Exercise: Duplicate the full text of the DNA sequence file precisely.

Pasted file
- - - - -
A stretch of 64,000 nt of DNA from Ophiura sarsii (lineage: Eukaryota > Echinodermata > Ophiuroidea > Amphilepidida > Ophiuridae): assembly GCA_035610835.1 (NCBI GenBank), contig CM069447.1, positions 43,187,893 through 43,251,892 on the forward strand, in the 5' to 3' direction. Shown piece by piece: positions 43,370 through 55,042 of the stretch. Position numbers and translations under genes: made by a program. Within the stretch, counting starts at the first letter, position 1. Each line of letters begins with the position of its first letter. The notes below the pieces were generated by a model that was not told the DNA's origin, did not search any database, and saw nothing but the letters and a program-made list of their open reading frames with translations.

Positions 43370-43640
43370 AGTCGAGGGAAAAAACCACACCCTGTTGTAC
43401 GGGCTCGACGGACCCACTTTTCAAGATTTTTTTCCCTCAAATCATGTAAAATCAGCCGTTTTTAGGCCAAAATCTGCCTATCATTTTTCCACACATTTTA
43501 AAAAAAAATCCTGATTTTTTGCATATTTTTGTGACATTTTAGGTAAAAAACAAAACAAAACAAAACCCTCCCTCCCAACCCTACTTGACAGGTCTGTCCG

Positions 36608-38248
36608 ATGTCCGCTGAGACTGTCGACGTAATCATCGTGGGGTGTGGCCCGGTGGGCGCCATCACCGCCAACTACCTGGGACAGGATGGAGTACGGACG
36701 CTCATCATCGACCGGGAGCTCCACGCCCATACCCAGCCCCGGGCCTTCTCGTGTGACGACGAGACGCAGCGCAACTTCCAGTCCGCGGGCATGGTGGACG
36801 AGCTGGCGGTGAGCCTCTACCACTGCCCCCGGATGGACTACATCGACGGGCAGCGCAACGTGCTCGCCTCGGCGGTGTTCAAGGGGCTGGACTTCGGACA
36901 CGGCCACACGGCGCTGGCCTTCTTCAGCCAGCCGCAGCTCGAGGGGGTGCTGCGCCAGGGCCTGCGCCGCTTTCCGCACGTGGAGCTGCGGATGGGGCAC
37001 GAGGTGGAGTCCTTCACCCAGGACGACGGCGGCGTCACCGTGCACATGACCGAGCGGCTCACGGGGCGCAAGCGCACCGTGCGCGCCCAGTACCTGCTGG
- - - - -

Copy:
A stretch of 64,000 nt of DNA from Ophiura sarsii (lineage: Eukaryota > Echinodermata > Ophiuroidea > Amphilepidida > Ophiuridae): assembly GCA_035610835.1 (NCBI GenBank), contig CM069447.1, positions 43,187,893 through 43,251,892 on the forward strand, in the 5' to 3' direction. Shown piece by piece: positions 43,370 through 55,042 of the stretch. Position numbers and translations under genes: made by a program. Within the stretch, counting starts at the first letter, position 1. Each line of letters begins with the position of its first letter. The notes below the pieces were generated by a model that was not told the DNA's origin, did not search any database, and saw nothing but the letters and a program-made list of their open reading frames with translations.

Positions 43370-43640
43370 AGTCGAGGGAAAAAACCACACCCTGTTGTAC
43401 GGGCTCGACGGACCCACTTTTCAAGATTTTTTTCCCTCAAATCATGTAAAATCAGCCGTTTTTAGGCCAAAATCTGCCTATCATTTTTCCACACATTTTA
43501 AAAAAAAATCCTGATTTTTTGCATATTTTTGTGACATTTTAGGTAAAAAACAAAACAAAACAAAACCCTCCCTCCCAACCCTACTTGACAGGTCTGTCCG

Positions 36608-38248
36608 ATGTCCGCTGAGACTGTCGACGTAATCATCGTGGGGTGTGGCCCGGTGGGCGCCATCACCGCCAACTACCTGGGACAGGATGGAGTACGGACG
36701 CTCATCATCGACCGGGAGCTCCACGCCCATACCCAGCCCCGGGCCTTCTCGTGTGACGACGAGACGCAGCGCAACTTCCAGTCCGCGGGCATGGTGGACG
36801 AGCTGGCGGTGAGCCTCTACCACTGCCCCCGGATGGACTACATCGACGGGCAGCGCAACGTGCTCGCCTCGGCGGTGTTCAAGGGGCTGGACTTCGGACA
36901 CGGCCACACGGCGCTGGCCTTCTTCAGCCAGCCGCAGCTCGAGGGGGTGCTGCGCCAGGGCCTGCGCCGCTTTCCGCACGTGGAGCTGCGGATGGGGCAC
37001 GAGGTGGAGTCCTTCACCCAGGACGACGGCGGCGTCACCGTGCACATGACCGAGCGGCTCACGGGGCGCAAGCGCACCGTGCGCGCCCAGTACCTGCTGG